Automatic Acquisition Of U.S. Citizenship

U.S. Citizenship

Summary

Under the right circumstances, a foreign national can automatically become a U.S. citizen. They may not even be aware that they have been granted citizenship. If this happens, they don’t actually need to do anything. However, it is advisable to seek out proof of their citizenship.

Under the right circumstances, a foreign national can automatically become a U.S. citizen. They may not even be aware that they have been granted citizenship. If this happens, they don’t actually need to do anything. However, it is advisable to seek out proof of their citizenship.

How Do I Get Automatic Citizenship?

Automatic citizenship applies to children born outside the U.S. who fulfill the following conditions:

  1. The child has at least one parent who is a U.S. citizen. Citizenship can either be through naturalization or birth.
  2. The child is under 18 years old.
  3. The child has a green card.
  4. The U.S. citizen parent has legal and physical custody of the child.
  5. The child is residing in the U.S.

Automatic citizenship occurs for children born after February 27, 2001. Children born after that date have the automatic acquisition of citizenship after birth. If you believe you qualify, seek out an immigration attorney to learn what steps you should take.

What About Adopted Children?

Adopted children who fulfill the same conditions listed above also get automatic citizenship. However, they need to have gone through a formal adoption process.

What About Stepchildren?

Stepchildren have to go through the naturalization process. They do not get automatic citizenship.

How Can a Child Get Automatic Acquisition of Citizenship After Birth?

A child gains citizenship automatically if they were born under two married U.S. citizens and one of the parents had a U.S. residence. The child doesn’t need to do anything to keep citizenship.

If only one parent was a U.S. citizen, that parent must have resided in the U.S. for five years before the child’s birth. The parent must have also spent at least two years of that time above the age of 14.

What if the Child Was Born Out of Wedlock?

If the U.S. citizen parent was the father, he must acknowledge paternal responsibility before the child’s 18th birthday. If it was the mother, she must prove that she had five years of physical presence in the U.S. before the child’s birth. Two of those years must be when she was above the age of 14.

What if the Child Was Born Outside the U.S. Because the Parent Served in the U.S. Armed Forces?

Children born outside the U.S. with a U.S. government employee or armed forces parent can get automatic citizenship. However, it must be under either of the following conditions:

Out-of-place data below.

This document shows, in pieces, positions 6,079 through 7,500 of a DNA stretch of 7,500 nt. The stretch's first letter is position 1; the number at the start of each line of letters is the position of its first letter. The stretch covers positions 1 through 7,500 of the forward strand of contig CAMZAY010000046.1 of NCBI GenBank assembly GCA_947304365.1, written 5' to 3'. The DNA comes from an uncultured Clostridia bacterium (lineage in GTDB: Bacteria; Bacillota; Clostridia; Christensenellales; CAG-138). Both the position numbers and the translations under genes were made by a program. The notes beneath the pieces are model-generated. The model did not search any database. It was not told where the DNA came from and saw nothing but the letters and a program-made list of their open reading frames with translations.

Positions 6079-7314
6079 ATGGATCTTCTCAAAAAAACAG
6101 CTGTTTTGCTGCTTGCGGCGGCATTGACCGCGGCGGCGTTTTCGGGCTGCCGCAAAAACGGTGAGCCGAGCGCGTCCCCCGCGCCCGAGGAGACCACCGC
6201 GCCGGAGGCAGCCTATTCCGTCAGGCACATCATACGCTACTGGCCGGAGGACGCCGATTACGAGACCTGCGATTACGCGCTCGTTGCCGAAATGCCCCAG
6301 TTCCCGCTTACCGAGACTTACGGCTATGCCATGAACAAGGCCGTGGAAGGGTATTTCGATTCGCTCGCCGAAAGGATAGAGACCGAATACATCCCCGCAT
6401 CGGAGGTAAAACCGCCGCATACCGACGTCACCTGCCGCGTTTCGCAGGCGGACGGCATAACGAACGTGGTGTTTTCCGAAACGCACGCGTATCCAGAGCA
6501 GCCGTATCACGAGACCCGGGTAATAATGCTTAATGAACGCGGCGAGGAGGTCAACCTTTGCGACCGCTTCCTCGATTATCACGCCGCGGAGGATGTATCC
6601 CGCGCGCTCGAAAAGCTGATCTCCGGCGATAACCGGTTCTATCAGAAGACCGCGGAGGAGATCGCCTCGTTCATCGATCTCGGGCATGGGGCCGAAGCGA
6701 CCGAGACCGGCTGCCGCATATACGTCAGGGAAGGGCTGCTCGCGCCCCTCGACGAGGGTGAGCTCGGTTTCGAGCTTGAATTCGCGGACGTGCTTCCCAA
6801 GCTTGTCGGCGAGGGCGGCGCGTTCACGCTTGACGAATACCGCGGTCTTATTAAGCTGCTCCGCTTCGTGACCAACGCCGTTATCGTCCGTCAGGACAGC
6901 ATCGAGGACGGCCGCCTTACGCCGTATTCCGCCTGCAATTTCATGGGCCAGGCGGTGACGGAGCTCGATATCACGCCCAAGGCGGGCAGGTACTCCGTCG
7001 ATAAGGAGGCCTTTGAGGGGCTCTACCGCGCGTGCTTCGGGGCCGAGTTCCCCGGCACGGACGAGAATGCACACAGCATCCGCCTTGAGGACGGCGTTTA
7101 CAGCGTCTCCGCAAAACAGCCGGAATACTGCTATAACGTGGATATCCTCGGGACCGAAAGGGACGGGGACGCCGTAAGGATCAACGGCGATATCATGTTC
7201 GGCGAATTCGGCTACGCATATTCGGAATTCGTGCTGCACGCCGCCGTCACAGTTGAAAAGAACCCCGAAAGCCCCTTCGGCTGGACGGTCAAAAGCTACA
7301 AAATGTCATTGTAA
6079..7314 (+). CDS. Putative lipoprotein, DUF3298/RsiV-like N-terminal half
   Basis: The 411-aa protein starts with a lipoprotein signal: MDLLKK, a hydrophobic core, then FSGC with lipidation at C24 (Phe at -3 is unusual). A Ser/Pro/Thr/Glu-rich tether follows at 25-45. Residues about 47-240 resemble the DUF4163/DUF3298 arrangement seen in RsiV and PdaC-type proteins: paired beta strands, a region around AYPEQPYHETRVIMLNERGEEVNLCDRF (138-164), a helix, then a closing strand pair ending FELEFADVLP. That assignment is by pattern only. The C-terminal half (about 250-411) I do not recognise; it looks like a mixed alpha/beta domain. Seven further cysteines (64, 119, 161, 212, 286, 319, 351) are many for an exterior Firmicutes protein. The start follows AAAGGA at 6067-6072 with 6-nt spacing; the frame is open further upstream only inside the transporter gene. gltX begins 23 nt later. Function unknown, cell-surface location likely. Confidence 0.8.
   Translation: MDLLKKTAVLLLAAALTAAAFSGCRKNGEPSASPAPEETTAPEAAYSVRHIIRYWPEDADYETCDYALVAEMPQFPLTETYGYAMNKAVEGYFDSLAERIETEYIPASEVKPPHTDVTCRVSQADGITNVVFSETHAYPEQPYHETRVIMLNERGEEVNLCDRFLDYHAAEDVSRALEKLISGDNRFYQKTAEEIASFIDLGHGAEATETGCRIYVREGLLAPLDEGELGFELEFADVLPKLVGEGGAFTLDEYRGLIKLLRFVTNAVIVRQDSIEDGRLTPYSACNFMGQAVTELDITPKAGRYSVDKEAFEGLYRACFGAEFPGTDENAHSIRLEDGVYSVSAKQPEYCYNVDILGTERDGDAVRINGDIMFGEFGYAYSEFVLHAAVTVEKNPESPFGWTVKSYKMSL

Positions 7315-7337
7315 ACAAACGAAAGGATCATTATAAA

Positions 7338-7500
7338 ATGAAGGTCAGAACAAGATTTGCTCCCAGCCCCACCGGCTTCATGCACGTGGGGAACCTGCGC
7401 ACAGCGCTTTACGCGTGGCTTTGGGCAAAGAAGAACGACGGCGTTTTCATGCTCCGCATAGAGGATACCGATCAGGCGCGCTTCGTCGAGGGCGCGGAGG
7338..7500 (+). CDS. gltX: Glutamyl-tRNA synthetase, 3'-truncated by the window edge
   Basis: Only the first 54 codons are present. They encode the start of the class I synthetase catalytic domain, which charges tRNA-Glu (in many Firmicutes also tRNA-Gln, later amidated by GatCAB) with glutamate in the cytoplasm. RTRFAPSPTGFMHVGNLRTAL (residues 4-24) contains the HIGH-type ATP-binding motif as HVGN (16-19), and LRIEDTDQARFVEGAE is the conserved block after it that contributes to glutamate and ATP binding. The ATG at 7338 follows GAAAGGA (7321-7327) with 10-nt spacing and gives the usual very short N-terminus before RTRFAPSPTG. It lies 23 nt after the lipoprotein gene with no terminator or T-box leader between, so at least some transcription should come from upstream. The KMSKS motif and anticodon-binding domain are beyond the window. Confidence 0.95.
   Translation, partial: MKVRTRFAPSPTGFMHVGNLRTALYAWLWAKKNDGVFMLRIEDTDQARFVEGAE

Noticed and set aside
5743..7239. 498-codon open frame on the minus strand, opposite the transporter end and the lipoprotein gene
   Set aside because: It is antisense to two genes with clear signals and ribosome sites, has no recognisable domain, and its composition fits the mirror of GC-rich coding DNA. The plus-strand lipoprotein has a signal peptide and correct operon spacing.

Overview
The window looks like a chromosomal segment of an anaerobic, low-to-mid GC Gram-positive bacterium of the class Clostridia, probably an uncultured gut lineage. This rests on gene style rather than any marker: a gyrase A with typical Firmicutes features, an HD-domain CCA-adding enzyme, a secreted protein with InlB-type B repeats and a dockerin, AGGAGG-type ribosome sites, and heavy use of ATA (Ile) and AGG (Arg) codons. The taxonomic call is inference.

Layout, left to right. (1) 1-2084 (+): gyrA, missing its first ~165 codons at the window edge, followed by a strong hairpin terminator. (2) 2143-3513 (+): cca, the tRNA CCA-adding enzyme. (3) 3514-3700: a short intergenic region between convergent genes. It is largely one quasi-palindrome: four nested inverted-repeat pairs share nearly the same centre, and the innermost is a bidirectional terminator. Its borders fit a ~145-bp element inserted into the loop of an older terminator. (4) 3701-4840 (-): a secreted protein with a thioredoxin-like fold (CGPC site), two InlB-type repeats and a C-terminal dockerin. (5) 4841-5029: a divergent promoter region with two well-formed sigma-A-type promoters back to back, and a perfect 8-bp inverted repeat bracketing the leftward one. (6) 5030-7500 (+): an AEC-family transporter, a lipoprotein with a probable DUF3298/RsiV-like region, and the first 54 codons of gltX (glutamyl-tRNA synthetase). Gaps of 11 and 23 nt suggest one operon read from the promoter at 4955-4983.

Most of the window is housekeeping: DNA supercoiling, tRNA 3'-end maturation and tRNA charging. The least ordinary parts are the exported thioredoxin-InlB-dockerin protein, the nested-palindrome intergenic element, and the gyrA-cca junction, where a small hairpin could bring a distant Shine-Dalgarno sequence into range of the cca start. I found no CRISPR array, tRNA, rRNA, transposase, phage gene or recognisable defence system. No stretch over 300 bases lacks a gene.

• The U.S. citizen parent is a U.S. armed forces member or U.S. government member stationed outside the U.S.
  • Both parents are residing outside the U.S. and are married. One of the parents must reside outside the U.S. as an armed forces or a government employee.

How Do I Know if I Have Legal and Physical Custody of the Child?

According to the USCIS, legal and physical custody means that the parent has authority over the child. They are also responsible for their well-being. Here’s how the USCIS defines legal and physical custody:

  • The child is living with a biological parent.
  • The child lives with both biological parents and the parents are married.
  • The child is in legal custody of a parent after divorce or legal separation.

How Can I Get Proof of My U.S. Citizenship?

While citizenship applies through the Child Citizenship act, it does not mean you possess the proof. To gain proof, you must apply for a Certificate of Citizenship (Form N-600). A parent can apply for their child. A child can also handle the application if they are over 18 years old.

What Documents Do I Need When Applying for a Certificate of Citizenship?

Here are the documents an applicant must submit when they apply for a certificate with the USCIS:

  1. Birth certificate
  2. Marriage certificate of parents if applicable
  3. Divorce decree or death certificate of a parent if applicable
  4. Evidence of parents’ U.S. citizenship
  5. Documents verifying the legitimacy of the child
  6. Official orders of U.S. government or U.S. armed forces member if applicable
  7. Copy of final adoption papers if applicable
  8. Evidence of any legal name changes

What Happens After I Submit an Application for Certificate of Citizenship?

The USCIS will interview the child if they are above 18. If they are not, they will talk to the parent. If approved, the child will undergo an Oath of Allegiance if they are above 14 years old. In the case of denial, the officer will state the reason in the letter. There is also a possibility to appeal the decision.

What if I Was Born Before February 27, 2001?

The laws for automatic citizenship depend on what year you are born. To ensure that you have qualifications, seek a professional immigration lawyer. They know all the nuances of the laws from different years and can help verify if you can get automatic citizenship.

Next Steps

Knowing that you are a U.S. citizen provides many benefits. You need to find out if it is automatic, and you need to get your proof of citizenship. If you’re having trouble figuring out if you got automatic citizenship, seek out an immigration lawyer. Reeves Immigration Law Group has helped many people secure their citizenship while answering all their questions.

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